# Approach #1

For a `N x 2`

sized points/pixels array, you can avoid `permute`

as suggested in the other solution by Luis, which could slow down things a bit, to have a kind of `"permute-unrolled"`

version of it and also let's `bsxfun`

work towards a `2D`

array instead of a `3D`

array, which must be better with performance.

Thus, assuming clusters to be ordered as a `N x 2`

sized array, you may try this other `bsxfun`

based approach -

```
%// Get a's and b's
im_a = im(:,:,2);
im_b = im(:,:,3);
%// Get the minimum indices that correspond to the cluster IDs
[~,idx] = min(bsxfun(@minus,im_a(:),clusters(:,1).').^2 + ...
bsxfun(@minus,im_b(:),clusters(:,2).').^2,[],2);
idx = reshape(idx,size(im,1),[]);
```

# Approach #2

You can try out another approach that leverages `fast matrix multiplication in MATLAB`

and is based on this smart solution -

```
d = 2; %// dimension of the problem size
im23 = reshape(im(:,:,2:3),[],2);
numA = size(im23,1);
numB = size(clusters,1);
A_ext = zeros(numA,3*d);
B_ext = zeros(numB,3*d);
for id = 1:d
A_ext(:,3*id-2:3*id) = [ones(numA,1), -2*im23(:,id), im23(:,id).^2 ];
B_ext(:,3*id-2:3*id) = [clusters(:,id).^2 , clusters(:,id), ones(numB,1)];
end
[~, idx] = min(A_ext * B_ext',[],2); %//'
idx = reshape(idx, size(im,1),[]); %// Desired IDs
```

## What’s going on with the matrix multiplication based distance matrix calculation?

Let us consider two matrices `A`

and `B`

between whom we want to calculate the distance matrix. For the sake of an easier explanation that follows next, let us consider `A`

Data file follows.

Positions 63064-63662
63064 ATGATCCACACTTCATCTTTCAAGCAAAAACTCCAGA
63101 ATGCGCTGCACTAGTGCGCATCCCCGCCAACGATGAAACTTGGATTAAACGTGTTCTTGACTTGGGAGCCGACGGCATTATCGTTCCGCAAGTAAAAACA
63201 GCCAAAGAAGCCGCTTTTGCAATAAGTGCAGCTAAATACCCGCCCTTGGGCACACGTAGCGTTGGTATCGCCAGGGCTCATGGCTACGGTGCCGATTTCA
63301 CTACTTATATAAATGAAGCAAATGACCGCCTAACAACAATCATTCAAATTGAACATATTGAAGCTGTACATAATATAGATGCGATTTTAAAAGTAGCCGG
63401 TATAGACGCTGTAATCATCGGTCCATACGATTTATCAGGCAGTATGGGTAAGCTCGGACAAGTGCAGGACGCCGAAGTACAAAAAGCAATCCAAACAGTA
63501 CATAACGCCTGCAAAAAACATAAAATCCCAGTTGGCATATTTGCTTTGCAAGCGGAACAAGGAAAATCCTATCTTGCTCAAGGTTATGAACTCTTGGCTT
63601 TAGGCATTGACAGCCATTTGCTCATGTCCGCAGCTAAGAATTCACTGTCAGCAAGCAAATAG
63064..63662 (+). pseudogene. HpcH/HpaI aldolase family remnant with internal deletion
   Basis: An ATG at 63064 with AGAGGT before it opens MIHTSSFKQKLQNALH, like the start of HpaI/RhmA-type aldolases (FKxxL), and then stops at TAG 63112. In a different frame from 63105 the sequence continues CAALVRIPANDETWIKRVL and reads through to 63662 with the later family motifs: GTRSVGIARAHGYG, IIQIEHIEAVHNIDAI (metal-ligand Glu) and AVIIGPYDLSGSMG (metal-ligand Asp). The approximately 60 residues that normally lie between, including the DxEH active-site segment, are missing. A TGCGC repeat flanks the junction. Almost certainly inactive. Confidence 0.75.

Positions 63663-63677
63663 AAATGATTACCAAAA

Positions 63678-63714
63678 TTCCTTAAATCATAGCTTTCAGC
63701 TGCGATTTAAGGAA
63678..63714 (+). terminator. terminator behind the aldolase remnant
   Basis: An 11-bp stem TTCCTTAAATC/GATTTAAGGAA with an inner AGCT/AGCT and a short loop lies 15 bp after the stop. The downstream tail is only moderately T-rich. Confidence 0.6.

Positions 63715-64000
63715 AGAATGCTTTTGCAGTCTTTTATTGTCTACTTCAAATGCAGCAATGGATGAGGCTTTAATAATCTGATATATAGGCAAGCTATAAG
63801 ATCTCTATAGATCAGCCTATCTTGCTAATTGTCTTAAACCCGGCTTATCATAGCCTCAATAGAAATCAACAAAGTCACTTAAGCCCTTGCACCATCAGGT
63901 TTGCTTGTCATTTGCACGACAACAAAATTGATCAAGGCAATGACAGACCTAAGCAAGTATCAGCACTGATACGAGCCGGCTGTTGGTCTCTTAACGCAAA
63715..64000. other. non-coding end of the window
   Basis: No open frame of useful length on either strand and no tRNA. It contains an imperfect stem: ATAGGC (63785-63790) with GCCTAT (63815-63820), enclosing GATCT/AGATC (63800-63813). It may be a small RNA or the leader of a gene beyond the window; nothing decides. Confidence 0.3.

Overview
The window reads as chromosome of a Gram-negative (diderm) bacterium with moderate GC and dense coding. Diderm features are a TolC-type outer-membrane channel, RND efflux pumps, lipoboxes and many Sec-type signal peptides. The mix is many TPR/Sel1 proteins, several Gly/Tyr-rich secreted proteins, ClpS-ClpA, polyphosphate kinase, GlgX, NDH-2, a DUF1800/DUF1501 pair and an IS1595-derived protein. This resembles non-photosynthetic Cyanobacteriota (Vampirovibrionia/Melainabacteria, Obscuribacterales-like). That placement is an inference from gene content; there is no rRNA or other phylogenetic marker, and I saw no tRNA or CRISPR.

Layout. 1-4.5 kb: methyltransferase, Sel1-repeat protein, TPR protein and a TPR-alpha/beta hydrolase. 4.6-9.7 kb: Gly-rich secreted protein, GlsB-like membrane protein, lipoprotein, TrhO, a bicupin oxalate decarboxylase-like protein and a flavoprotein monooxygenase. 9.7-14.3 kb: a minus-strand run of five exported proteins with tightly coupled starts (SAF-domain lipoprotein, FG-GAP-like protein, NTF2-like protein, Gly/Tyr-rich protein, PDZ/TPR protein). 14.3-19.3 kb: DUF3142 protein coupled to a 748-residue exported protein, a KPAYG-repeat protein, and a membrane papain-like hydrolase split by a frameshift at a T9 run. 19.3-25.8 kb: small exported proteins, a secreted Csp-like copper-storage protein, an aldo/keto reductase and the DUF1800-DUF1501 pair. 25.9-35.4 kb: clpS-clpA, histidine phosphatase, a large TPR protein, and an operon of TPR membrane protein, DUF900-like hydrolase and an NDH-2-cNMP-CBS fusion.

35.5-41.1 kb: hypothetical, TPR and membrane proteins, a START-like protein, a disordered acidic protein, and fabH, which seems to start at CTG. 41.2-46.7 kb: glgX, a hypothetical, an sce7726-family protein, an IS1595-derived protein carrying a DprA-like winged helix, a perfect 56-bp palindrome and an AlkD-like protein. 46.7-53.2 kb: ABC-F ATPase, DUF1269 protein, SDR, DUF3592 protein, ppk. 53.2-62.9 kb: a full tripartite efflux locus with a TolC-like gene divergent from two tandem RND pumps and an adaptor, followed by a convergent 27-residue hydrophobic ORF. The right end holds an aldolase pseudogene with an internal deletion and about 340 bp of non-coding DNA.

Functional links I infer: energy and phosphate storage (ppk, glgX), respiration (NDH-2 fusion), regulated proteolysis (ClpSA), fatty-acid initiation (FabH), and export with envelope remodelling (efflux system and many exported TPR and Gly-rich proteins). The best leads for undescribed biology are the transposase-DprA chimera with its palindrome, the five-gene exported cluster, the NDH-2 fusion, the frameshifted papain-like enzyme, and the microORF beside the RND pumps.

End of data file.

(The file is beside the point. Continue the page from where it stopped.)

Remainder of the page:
as `3 x 2`

and `B`

as `4 x 2`

sized arrays, thus indicating that we are working with X-Y points. If we had `A`

as `N x 3`

and `B`

as `M x 3`

sized arrays, then those would be `X-Y-Z`

points.

Now, if we have to manually calculate the first element of the square of distance matrix, it would look like this –

```
first_element = ( A(1,1) – B(1,1) )^2 + ( A(1,2) – B(1,2) )^2
```

which would be –

```
first_element = A(1,1)^2 + B(1,1)^2 -2*A(1,1)* B(1,1) + ...
A(1,2)^2 + B(1,2)^2 -2*A(1,2)* B(1,2) … Equation (1)
```

Now, according to our proposed matrix multiplication, if you check the output of `A_ext`

and `B_ext`

after the loop in the earlier code ends, they would look like the following –

So, if you perform matrix multiplication between `A_ext`

and transpose of `B_ext`

, the first element of the product would be the sum of elementwise multiplication between the first rows of `A_ext`

and `B_ext`

, i.e. sum of these –

The result would be identical to the result obtained from `Equation (1)`

earlier. This would continue for all the elements of `A`

against all the elements of `B`

that are in the same column as in `A`

. Thus, we would end up with the complete squared distance matrix. That’s all there is!!

## Vectorized Variations

Vectorized variations of the matrix multiplication based distance matrix calculations are possible, though there weren't any big performance improvements seen with them. Two such variations are listed next.

**Variation #1**

```
[nA,dim] = size(A);
nB = size(B,1);
A_ext = ones(nA,dim*3);
A_ext(:,2:3:end) = -2*A;
A_ext(:,3:3:end) = A.^2;
B_ext = ones(nB,dim*3);
B_ext(:,1:3:end) = B.^2;
B_ext(:,2:3:end) = B;
distmat = A_ext * B_ext.';
```

**Variation #2**

```
[nA,dim] = size(A);
nB = size(B,1);
A_ext = [ones(nA*dim,1) -2*A(:) A(:).^2];
B_ext = [B(:).^2 B(:) ones(nB*dim,1)];
A_ext = reshape(permute(reshape(A_ext,nA,dim,[]),[1 3 2]),nA,[]);
B_ext = reshape(permute(reshape(B_ext,nB,dim,[]),[1 3 2]),nB,[]);
distmat = A_ext * B_ext.';
```

So, these could be considered as experimental versions too.

`bsxfun`

, the most versatile tool for vectorization! – Divakar Nov 19 '14 at 12:52